Cooper, L. A., Beach, M. C., Johnson, R. L., & Inui, T. S. (2006). Delving below the surface: Understanding how race and ethnicity influence relationships in health care. Journal of General Internal Medicine, 21(Suppl. 1), S21–S27. doi:10.1111/ j.1525-1497.2006.00305.x
Dovidio, J. F., & Fiske, S. T. (2012). Under the radar: How unexamined biases in decision-making processes in clinical interactions can contribute to health care disparities. American Journal of Public Health, 102(5), 945–952.
Ewen, S., Barrett, J., Paul, D., Askew, D., Webb, G., & Wilkin, A. (2015). When a patient's ethnicity is declared, medical students' decision-making processes are affected. Internal Medicine Journal, 45(8), 805–812. doi:10.1111/imj.12800
Ewen, S., Mazel, O., & Knoche, D. (2012). Exposing the hidden curriculum influencing medical education on the health of Indigenous people in Australia and New Zealand: The role of the Critical Reflection Tool. Academic Medicine, 87(2), 200–205. doi:10.1097/ACM.0b013e31823fd777
Hafferty, F. W. (1998). Beyond curriculum reform: Confronting medicine's hidden curriculum. Academic Medicine, 73(4), 403–407.
Hafferty, F. W., Gaufberg, E. H., & O'Donnell, J. F. (2015). The role of the hidden curriculum in "on doctoring" courses. AMA Journal of Ethics, 17(2), 130–139. doi:10.1001/virtualmentor.2015.17.02.medu1-1502
Hayman, N. E., Askew, D. A., & Spurling, G. K. (2014). From vision to reality: A centre of excellence for Aboriginal and Torres Strait Islander primary health care. The Medical Journal of Australia, 200(11), 623–624.
Hayman, N. E., White, N. E., & Spurling, G. K. (2009). Improving Indigenous patients' access to mainstream health services: The Inala experience. The Medical Journal of Australia, 190(10), 604–606.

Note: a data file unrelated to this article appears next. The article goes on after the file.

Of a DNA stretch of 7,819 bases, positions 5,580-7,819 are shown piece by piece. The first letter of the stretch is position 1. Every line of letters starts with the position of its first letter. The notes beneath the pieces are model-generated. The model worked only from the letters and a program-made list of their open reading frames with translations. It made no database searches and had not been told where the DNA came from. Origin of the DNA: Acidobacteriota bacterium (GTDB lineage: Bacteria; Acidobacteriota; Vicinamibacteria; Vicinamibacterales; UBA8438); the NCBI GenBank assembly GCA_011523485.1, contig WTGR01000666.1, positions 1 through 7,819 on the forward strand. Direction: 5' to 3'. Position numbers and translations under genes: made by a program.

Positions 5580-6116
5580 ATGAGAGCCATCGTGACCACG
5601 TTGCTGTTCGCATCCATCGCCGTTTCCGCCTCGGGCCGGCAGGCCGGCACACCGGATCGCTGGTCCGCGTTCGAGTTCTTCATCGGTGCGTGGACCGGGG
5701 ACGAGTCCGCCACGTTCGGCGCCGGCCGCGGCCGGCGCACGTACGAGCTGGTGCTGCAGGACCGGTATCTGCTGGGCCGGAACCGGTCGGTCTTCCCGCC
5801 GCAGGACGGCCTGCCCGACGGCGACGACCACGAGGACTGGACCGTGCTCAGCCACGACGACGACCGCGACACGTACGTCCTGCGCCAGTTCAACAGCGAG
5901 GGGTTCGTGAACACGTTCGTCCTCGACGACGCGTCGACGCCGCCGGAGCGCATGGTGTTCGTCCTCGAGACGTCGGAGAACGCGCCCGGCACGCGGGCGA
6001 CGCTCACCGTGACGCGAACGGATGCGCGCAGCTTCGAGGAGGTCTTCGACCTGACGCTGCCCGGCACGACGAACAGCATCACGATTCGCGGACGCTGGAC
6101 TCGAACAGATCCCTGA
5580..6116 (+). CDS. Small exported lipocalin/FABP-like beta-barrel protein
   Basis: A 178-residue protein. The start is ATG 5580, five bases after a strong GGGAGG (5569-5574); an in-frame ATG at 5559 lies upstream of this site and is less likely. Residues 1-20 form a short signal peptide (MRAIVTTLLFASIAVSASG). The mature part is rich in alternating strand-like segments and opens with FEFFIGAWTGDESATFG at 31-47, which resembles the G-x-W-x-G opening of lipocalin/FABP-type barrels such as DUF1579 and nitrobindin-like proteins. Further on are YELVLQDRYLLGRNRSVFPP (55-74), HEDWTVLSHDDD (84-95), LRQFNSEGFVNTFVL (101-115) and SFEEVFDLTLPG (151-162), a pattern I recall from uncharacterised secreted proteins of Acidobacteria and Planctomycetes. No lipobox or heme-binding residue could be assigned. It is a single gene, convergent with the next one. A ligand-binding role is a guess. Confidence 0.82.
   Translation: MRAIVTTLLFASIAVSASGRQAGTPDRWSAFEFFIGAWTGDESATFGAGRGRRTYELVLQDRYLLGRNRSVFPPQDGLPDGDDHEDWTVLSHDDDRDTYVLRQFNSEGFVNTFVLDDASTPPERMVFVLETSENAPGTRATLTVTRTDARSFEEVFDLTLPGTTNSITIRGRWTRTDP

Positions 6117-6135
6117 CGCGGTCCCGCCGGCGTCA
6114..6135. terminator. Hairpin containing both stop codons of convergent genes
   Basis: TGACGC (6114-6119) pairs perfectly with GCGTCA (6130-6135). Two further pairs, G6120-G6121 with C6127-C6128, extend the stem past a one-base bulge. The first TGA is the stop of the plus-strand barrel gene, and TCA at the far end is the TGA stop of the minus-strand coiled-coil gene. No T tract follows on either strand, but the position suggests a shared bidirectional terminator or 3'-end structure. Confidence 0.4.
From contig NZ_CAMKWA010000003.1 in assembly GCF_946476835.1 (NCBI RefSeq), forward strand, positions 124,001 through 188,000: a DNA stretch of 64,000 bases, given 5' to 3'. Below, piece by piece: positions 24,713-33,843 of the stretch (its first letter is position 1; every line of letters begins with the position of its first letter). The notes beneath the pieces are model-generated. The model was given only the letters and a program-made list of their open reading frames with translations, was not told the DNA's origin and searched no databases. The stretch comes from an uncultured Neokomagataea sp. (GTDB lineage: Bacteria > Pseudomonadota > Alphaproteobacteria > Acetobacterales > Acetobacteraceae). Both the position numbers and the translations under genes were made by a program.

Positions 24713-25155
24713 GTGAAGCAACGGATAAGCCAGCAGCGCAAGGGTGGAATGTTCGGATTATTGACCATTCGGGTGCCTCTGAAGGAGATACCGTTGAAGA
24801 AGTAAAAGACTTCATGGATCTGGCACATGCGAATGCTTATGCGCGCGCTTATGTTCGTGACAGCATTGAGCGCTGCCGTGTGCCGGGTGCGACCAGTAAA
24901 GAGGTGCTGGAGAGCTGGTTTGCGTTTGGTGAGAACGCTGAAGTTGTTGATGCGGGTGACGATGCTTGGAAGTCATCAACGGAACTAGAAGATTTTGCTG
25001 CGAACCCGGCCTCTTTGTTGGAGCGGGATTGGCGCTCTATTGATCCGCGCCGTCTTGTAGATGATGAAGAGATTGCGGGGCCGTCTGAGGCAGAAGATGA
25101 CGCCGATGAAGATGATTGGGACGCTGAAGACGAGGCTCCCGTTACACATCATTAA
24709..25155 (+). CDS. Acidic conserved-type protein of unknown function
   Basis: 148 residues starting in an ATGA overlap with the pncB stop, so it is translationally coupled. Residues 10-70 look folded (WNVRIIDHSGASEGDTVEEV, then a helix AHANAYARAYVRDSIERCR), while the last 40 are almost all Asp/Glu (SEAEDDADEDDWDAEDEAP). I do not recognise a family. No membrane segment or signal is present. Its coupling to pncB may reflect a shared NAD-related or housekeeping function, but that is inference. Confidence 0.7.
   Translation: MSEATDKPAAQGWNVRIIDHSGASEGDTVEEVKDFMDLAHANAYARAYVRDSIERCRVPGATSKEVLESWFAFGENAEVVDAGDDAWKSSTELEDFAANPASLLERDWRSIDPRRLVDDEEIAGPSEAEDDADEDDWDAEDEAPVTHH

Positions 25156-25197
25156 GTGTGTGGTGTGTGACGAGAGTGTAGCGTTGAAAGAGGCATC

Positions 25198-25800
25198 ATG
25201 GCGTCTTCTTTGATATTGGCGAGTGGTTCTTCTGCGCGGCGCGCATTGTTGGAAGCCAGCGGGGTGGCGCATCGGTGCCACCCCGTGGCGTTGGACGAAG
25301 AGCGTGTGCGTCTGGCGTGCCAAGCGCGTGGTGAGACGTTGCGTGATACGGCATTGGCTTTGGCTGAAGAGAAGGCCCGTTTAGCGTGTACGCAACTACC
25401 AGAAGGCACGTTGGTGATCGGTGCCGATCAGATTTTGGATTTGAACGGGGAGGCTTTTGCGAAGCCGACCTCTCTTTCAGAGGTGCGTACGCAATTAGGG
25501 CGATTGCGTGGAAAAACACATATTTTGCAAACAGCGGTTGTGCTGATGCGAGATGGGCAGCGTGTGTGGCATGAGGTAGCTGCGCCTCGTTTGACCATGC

Kelaher, M. A., Ferdinand, A. S., & Paradies, Y. (2014). Experiencing racism in health care: The mental health impacts for Victorian Aboriginal communities. The Medical Journal of Australia, 201(1), 44–47.
Kirmayer, L. J. (2013). Embracing uncertainty as a path to competence: Cultural safety, empathy, and alterity in clinical training. Culture, Medicine, and Psychiatry, 37(2), 365–372. doi:10.1007/s11013-013-9314-2
Lacey, C., Huria, T., Beckert, L., Gilles, M., & Pitama, S. (2011). The Hui Process: A framework to enhance the doctor–patient relationship with Maori. The New Zealand Medical Journal, 124(1347), 72–78.
Marley, J. V., Moore, S., Fitzclarence, C., Warr, K., & Atkinson, D. (2014). Peritoneal dialysis outcomes of Indigenous Australian patients of remote Kimberley origin. Australian Journal of Rural Health, 22(3), 101–108. doi:10.1111/ajr.12086
Milroy, H. (n.d.). The dance of life. Retrieved from https://www.ranzcp.org/ Publications/Indigenous-mental-health/Aboriginal-Torres-Strait-Islander-mental- health/The-Dance-of-Life.aspx
O'Donnell, J. F. (2015). Introduction: The hidden curriculum—a focus on learning and closing the gap. In F. W. Hafferty, J. F. O'Donnell, & D. C. Baldwin (Eds.), The hidden curriculum in health professional education. Hanover, NH: Dartmouth College Press.
Paul, D., Ewen, S. C., & Jones, R. (2014). Cultural competence in medical education: Aligning the formal, informal and hidden curricula. Advances in Health Sciences Education: Theory and Practice, 19(5), 751–758. doi:10.1007/s10459-014- 9497-5
Paul, D., Hill, S., & Ewen, S. (2012). Revealing the (in)competency of "cultural competency" in medical education. AlterNative, 8(3), 318–328.
Saha, S., Beach, M. C., & Cooper, L. A. (2008). Patient centeredness, cultural competence and healthcare quality. Journal of the National Medical Association, 100 (11), 1275–1285.
How to Cite
On acceptance for publication in FoHPE the copyright of the manuscript is signed over to ANZAHPE, the publisher of FoHPE.
Any reproduction of material published in FoHPE must have the express permission of the publisher.
Articles published in Focus on Health Professional Education (FoHPE) are available under Creative Commons Attribution Non-Commercial No Derivatives Licence (CC BY-NC-ND 4.0).